This year, World IP Day is paying homage to the small businesses that make up 44% of US economic activity. The theme, Intellectual property and small businesses: Taking big ideas to market, is especially notable given the challenging circumstances these companies have faced over the last year. COVID upended smaller organizations’ traditional business models. Faced with mandated closures and restrictive safety guidelines that continue to impact revenue, small businesses may feel at a disadvantage when it comes to innovation.
Yet, these small businesses are perfectly positioned for the kind of big ideas it takes to not only survive a global pandemic but thrive in our new normal. Smaller companies are more agile than their corporate competitors, which allows them to pivot more quickly. Small businesses used shorter decision-making cycles and fewer stakeholders to their advantage when COVID first impacted daily life in the US.
These four small businesses pivoted quickly, innovating faster than they ever had before to continue serving customers.
St. Augustine Distillery Co.
Early in the pandemic, the large companies we usually get our hand sanitizer from (such as Purell) had a hard time meeting demand. So, like dozens of other distilleries nationwide, St. Augustine Distillery Co. transitioned its facility—usually used to make bourbon, gin, and vodka—to hand sanitizer manufacturing. The distillery’s hand sanitizer was made available for sale to the local community. These sales helped St. Augustine Distillery Co. donate much-needed sanitizer to area first responders and hospitals.
What was, until quite recently, a real estate marketplace became Table22 in 2020 to offer high-end restaurants and bars a membership management platform. The platform offers these restaurants a stable revenue stream in a takeout-only world. Members can subscribe to their favorite local establishments for weekly or monthly offerings available for pickup and/or delivery.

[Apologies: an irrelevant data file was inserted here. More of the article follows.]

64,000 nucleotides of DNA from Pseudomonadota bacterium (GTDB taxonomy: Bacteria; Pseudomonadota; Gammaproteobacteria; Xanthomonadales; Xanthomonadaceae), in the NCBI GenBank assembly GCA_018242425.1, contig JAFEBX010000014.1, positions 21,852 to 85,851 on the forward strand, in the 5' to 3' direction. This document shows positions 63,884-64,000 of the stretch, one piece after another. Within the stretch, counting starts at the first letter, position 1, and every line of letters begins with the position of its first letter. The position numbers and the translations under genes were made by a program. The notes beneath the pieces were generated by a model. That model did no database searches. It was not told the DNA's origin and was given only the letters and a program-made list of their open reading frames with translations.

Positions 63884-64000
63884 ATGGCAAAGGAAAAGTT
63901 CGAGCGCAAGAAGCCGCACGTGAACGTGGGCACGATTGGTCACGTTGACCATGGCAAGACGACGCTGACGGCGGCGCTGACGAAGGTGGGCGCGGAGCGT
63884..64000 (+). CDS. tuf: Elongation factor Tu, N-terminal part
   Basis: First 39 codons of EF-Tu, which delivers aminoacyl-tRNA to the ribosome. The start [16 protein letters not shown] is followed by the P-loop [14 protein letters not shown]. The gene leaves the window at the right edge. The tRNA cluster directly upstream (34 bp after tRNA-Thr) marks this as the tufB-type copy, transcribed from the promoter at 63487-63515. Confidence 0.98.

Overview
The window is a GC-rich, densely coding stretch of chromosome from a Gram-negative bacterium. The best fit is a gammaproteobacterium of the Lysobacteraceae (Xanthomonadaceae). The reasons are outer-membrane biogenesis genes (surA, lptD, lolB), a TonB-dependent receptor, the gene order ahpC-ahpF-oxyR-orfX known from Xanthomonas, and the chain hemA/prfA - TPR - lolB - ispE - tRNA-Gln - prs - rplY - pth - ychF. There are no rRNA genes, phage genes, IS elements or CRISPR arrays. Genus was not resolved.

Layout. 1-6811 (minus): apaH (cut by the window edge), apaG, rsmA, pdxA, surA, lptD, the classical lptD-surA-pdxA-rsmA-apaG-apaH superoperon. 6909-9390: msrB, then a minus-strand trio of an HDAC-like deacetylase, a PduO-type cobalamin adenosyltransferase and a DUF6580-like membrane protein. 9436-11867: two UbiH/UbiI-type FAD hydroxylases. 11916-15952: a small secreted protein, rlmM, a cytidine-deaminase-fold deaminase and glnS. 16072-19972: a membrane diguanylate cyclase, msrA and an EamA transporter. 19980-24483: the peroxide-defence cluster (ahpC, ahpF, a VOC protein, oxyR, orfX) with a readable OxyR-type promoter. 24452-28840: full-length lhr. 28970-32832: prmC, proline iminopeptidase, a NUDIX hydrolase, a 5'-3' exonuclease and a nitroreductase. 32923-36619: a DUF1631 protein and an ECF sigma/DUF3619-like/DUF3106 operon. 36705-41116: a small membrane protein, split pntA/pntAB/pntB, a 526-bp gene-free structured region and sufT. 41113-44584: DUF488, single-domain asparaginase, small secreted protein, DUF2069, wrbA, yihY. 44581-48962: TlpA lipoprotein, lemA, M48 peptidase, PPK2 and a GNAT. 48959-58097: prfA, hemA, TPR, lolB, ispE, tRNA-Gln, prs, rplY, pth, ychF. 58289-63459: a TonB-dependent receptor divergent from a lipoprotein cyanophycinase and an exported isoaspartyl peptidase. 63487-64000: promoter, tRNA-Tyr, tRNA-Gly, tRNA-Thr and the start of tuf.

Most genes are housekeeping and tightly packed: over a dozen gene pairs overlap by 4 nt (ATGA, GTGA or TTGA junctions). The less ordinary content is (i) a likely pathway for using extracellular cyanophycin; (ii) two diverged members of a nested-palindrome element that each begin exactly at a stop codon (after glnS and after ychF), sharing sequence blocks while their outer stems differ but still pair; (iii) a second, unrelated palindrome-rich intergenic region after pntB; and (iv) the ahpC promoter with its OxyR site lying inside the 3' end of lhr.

Member Marketplace offers a similar innovative solution for regional economic development organizations. The company builds online hubs where all businesses that belong to a specific chamber of commerce or similar organization can sell their wares. This type of platform has allowed small businesses that traditionally rely on foot traffic to turn a profit to sell online, without investing in a website of their own. It also gives consumers a one-stop-shop for their favorites, a sort of online version of a walk down Main Street.
Even as consumers return to restaurants and shops, they’ve stayed away from gyms. SWERVE, a team-oriented cycling studio, is bringing the gym to its customers instead. The business streams its cycling classes live, as well as recording them for members who can’t make it to live classes. The innovative solution that sets SWERVE apart from other fitness industry businesses offering virtual workouts is the ability to rent a bike. The gym will drop off a (fully sanitized) bike at your home so you can work out with exactly the same equipment you use in its studio.
With COVID still impacting daily life, these small businesses and others like them continue to innovate. We’re excited to see how these big ideas help small businesses thrive beyond the coronavirus pandemic as well!